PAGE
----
“[W]e conclude that [the officer] had probable cause to remove the pill bottle and remove its contents:  (1) two telephone calls reported drug activity in a specific area;  (2) two black males in a blue Cutlass matched the general description given by the anonymous callers;  (3) it was an area known for a large amount of drug activity;  (4) a known drug dealer made what appeared to be a gesture to [defendant] to leave;  (5) [defendant] used a hand-held mirror to observe the police cruiser behind him;  (6) [defendant] repeatedly refused to keep his hands where [the officer] instructed him;  and (7) the rattling of objects in a pill bottle of the type that [the officer] had observed crack cocaine in [in] the past.   Therefore, based upon the totality of the circumstances, we conclude that upon the officer's touch and the subsequent rattle of the pill bottle, it was readily apparent to [the officer] that the bottle contained crack cocaine.”  Id. at 9-10.

In State v. Hunter (1994), 98 Ohio App.3d 632, 649 N.E.2d 289, the defendant was found by patrolling police officers talking to another man at 1:30 a.m. in an area known for high drug activity.   The other man put a wadded-up plastic bag into the defendant's pocket as the officers approached the two men on foot, and the men began to walk away from the officers.   The defendant was patted down for weapons.   The officer felt the plastic bag that had been placed in the defendant's pocket by the other man.   Based on his experience, he thought he had witnessed a drug transaction involving the bag earlier and suspected it contained illegal drugs.   Although no evidence indicated that he believed the bag might be or contain a weapon, he retrieved it from the pocket and found that the bag contained crack cocaine.   The Eighth District Court of Appeals held that the trial court had not erred in denying the defendant's motion to suppress:  “[U]nder the totality of the circumstances, * * * the incriminating nature of the wadded up plastic bag was immediately apparent to the officer.”  Id. at 636, 649 N.E.2d at 292.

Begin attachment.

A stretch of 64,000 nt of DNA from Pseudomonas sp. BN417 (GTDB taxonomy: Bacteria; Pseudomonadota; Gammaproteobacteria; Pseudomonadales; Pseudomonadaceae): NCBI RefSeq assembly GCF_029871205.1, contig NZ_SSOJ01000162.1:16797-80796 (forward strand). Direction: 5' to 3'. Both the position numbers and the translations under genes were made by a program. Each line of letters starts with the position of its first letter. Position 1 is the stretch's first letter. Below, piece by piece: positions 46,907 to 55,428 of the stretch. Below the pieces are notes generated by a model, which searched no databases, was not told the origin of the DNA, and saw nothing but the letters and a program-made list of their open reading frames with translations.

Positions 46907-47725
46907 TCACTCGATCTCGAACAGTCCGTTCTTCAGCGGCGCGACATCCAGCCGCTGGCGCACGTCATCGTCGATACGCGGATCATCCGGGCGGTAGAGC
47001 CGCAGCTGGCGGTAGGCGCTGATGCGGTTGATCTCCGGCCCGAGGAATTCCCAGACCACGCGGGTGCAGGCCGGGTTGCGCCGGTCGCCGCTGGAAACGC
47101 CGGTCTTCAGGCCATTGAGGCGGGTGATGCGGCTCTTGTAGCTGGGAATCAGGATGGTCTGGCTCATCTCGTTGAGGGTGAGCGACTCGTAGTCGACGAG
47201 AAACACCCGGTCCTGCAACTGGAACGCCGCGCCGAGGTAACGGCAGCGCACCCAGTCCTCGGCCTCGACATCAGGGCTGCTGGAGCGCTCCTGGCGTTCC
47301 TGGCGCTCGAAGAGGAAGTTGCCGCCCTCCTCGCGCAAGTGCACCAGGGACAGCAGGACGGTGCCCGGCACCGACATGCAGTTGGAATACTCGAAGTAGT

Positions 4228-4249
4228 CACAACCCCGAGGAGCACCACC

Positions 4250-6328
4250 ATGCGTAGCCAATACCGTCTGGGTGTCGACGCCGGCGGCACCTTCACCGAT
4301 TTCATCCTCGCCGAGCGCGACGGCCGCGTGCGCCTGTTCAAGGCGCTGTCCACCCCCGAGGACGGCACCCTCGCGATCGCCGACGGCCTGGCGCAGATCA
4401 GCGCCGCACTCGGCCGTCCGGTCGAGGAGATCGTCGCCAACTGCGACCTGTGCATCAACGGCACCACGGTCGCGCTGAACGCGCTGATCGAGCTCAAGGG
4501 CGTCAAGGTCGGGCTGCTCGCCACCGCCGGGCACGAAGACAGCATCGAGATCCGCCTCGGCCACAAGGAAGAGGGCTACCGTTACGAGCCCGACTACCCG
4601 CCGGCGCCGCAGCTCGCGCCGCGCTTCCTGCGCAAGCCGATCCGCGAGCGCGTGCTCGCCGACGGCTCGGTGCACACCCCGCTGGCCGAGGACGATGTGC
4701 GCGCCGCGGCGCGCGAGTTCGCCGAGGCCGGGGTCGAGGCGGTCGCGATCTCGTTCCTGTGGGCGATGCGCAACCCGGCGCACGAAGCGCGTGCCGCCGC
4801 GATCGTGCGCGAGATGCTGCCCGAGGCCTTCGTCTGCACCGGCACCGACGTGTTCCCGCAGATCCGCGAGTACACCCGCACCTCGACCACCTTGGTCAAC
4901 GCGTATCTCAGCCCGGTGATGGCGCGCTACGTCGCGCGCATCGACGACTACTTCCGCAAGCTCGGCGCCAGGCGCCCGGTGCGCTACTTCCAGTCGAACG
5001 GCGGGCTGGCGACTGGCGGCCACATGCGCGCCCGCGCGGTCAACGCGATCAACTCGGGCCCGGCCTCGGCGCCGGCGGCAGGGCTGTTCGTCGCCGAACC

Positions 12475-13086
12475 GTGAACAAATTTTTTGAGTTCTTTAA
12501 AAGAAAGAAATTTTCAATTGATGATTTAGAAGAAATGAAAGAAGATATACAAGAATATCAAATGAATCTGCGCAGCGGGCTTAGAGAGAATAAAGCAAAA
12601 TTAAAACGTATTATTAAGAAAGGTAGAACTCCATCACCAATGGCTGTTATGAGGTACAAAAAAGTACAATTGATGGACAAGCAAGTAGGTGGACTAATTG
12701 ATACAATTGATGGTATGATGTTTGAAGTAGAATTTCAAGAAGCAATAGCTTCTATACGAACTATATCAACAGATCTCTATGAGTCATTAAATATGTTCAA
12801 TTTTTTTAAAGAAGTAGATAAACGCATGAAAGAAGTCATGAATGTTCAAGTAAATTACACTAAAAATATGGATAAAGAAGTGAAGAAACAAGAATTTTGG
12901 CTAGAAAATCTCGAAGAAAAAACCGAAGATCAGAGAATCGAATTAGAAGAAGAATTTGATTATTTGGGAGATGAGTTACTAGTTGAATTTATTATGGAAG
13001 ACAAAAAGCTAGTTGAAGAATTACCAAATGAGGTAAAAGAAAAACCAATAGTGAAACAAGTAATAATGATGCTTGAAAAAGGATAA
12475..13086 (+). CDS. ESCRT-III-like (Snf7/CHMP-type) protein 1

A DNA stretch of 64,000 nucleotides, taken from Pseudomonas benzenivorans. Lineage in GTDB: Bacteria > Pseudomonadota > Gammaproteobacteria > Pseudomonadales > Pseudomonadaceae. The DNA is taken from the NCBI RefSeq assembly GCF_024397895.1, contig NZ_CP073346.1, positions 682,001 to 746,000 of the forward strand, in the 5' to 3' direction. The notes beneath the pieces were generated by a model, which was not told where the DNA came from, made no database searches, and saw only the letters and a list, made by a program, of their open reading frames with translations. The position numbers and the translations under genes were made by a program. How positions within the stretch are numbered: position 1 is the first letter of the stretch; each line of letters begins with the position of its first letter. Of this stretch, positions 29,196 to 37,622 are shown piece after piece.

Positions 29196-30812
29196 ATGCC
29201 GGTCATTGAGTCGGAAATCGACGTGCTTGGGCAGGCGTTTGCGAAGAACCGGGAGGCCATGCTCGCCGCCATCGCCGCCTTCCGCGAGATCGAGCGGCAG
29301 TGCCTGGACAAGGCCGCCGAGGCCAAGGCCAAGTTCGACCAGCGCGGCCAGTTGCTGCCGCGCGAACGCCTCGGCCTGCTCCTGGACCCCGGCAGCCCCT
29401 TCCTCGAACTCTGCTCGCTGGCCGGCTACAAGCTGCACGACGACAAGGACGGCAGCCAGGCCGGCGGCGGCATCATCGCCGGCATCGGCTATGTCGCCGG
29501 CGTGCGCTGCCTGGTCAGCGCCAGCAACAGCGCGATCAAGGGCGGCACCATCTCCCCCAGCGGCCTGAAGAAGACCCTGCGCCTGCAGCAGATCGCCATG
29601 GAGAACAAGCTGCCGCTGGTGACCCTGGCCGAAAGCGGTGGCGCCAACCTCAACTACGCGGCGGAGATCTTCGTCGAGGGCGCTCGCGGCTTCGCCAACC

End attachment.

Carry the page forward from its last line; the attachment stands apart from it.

Similarly, in this case, the totality of the circumstances justified the officer's search of the pill bottle:  (1) defendant was leaning into a car window at 1:00 a.m. in an area known for crimes, including drug activity;  (2) defendant appeared startled and walked away when he noticed the two officers;  (3) defendant put something into his jacket pocket while turning the front of his body away from the officers' view;  (4) defendant appeared to have cracked, burned lips, an indication of possible crack cocaine use;  (5) while being patted down, defendant grabbed at the officer's hand;  (6) the officer felt a prescription pill bottle, a type  of container he knew was commonly used to carry illegal drugs;  (7) the pill bottle rattled when patted;  and (8) defendant said he had only a comb in his pocket after the officer felt the pill bottle and heard it rattle.   To search the bottle, Officer Schismenos needed only probable cause to associate it with criminal activity, rather than certainty that it was contraband.   See State v. Woods (1996), 113 Ohio App.3d 240, 244, 680 N.E.2d 729, 732-733, citing State v. Halczyszak (1986), 25 Ohio St.3d 301, 25 OBR 360, 496 N.E.2d 925, and extending its analysis to the plain-feel context. The officer had probable cause to believe that what he felt in defendant's pocket contained contraband, and he was therefore authorized by Dickerson and the plain-feel doctrine to retrieve and search the bottle.2  The trial court erroneously concluded that the fact that the officer felt only a container and not the contraband substance itself was sufficient reason to suppress the evidence in the container.   The state's assignment of error is sustained.